Oil prices have continued on to recover from last month’s steep dive amid easing concerns over the Omicron variant.
Both major benchmarks are on course for their biggest weekly gains in over three months, with market sentiment less gloomy about the effect of Covid-19 on global growth and fuel demand.
The latest reports from medical authorities and countries facing the variant suggest it is largely mild and can be mitigated with booster shots of the vaccine.
Prices fell sharply in late November when the new variant first emerged – with both Brent and WTI crude plummeting over 10 percent, declining further into the mid-sixties doldrums at the start of the month.
This was a sharp contrast to the three-year highs of $86 per barrel only a month before, but the commodity has since regained about half its losses.
Brent is now trading at $75.14 per barrel – up 0.72 percent on the day – while WTI is selling at $71.68, a near-identical increase of 0.74 percent.
Nevertheless, headwinds remain which will keep a lid on prices and could even cause further shocks to the market.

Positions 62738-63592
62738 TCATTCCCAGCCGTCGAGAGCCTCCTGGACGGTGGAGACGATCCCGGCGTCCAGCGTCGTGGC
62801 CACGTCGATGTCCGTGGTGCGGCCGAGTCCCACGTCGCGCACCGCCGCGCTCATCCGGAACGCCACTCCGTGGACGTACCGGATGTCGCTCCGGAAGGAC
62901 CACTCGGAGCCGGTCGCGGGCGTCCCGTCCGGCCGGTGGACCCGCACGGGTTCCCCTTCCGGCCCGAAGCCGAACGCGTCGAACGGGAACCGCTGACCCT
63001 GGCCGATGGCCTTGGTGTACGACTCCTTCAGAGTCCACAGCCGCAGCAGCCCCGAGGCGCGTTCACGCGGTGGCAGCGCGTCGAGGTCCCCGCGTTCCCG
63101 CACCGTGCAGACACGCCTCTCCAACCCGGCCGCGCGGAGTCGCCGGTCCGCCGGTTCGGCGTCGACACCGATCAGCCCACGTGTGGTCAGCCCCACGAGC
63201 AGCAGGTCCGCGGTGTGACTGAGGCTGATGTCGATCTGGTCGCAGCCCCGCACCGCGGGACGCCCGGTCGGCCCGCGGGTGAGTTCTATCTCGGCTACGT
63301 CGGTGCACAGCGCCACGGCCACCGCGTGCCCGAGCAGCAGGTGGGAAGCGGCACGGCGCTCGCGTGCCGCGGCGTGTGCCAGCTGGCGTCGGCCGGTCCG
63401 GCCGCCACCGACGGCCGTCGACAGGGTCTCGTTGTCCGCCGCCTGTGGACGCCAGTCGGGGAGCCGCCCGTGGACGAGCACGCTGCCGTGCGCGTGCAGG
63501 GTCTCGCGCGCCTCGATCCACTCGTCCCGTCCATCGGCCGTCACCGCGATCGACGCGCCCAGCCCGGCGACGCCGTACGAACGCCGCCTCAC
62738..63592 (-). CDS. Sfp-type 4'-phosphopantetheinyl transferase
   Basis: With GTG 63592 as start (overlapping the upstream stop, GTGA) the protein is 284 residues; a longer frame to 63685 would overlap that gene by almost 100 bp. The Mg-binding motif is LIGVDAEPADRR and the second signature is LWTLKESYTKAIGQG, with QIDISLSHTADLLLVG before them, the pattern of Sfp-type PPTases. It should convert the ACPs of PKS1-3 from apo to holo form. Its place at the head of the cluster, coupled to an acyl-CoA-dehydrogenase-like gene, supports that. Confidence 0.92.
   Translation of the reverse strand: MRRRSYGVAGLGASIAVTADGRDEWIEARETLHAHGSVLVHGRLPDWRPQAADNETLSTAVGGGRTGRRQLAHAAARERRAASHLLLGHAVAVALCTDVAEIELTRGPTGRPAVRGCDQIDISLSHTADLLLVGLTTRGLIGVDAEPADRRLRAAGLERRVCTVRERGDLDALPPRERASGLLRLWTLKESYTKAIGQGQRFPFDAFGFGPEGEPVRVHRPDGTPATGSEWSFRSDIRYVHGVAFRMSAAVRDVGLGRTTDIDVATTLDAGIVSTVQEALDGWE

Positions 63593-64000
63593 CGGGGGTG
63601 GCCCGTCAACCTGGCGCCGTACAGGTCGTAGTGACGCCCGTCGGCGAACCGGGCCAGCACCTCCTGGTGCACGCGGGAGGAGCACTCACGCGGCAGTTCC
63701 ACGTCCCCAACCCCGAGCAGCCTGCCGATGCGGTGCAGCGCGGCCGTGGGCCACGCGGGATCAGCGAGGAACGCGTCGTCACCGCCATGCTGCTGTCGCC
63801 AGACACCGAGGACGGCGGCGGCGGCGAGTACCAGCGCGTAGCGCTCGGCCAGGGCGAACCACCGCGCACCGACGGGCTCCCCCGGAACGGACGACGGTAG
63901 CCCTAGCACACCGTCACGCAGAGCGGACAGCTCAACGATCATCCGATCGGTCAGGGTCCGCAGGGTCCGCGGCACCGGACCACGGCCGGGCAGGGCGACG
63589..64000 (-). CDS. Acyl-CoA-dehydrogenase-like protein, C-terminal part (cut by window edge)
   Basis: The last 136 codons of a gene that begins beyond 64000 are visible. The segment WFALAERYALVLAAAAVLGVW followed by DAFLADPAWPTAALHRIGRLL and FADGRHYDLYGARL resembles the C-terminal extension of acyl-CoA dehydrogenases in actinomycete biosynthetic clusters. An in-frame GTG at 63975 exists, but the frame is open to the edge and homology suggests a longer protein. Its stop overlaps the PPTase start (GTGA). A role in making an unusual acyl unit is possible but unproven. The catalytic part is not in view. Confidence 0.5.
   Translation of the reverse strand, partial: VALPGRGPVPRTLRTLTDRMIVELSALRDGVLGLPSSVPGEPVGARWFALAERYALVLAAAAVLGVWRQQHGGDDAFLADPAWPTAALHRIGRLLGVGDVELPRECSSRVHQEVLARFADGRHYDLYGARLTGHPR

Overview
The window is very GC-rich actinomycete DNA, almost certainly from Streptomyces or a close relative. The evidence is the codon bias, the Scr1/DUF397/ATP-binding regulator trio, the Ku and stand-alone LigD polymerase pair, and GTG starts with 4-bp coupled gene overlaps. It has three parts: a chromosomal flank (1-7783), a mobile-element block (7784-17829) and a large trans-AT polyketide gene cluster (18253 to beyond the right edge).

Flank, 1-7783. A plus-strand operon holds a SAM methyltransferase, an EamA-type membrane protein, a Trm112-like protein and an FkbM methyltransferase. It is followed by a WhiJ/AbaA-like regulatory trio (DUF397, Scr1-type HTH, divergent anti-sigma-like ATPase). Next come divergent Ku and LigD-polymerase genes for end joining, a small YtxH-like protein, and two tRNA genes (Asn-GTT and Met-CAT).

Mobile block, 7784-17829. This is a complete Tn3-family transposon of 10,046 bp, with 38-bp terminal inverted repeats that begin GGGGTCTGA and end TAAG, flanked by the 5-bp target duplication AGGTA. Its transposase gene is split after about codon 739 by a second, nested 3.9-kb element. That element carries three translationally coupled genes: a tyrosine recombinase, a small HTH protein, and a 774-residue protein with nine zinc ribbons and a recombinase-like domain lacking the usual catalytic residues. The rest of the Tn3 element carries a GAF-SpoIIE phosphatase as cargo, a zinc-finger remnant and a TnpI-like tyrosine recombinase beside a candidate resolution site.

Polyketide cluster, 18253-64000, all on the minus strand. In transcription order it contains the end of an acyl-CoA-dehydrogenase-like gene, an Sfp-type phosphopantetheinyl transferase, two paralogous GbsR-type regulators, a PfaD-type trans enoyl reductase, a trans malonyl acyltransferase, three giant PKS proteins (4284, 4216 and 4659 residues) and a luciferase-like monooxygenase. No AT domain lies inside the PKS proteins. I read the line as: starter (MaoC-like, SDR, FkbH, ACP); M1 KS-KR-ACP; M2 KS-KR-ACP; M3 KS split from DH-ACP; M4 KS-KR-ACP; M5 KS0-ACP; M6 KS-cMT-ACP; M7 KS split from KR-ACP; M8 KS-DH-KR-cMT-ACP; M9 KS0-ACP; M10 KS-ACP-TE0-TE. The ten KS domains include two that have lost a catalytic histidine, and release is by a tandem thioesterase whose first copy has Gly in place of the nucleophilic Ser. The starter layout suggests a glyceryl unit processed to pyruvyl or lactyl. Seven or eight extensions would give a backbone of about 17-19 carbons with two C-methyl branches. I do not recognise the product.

Macro factors such as rising US inflation and flatlining air travel demand in China due to travel restrictions and weaker consumer confidence have already been priced in.
Newer developments could also cause issues for both benchmark, such as the UK introducing ‘Plan B’ restrictions this week including advice to work from home.
It is not the only European economy entertaining restrictions, with Czech Republic, Italy and Austria having previously introduced new measures in the past month.
If this is replicated across the continent – this could affect demand even with encouraging reports on the variant.
In more encouraging news for oil investors, US President Joe Biden is not considering a ban on exports to head off rising gas prices, while the timeline for his announced plans to flood the market with strategic reserves also has not been finalised.
By City AM
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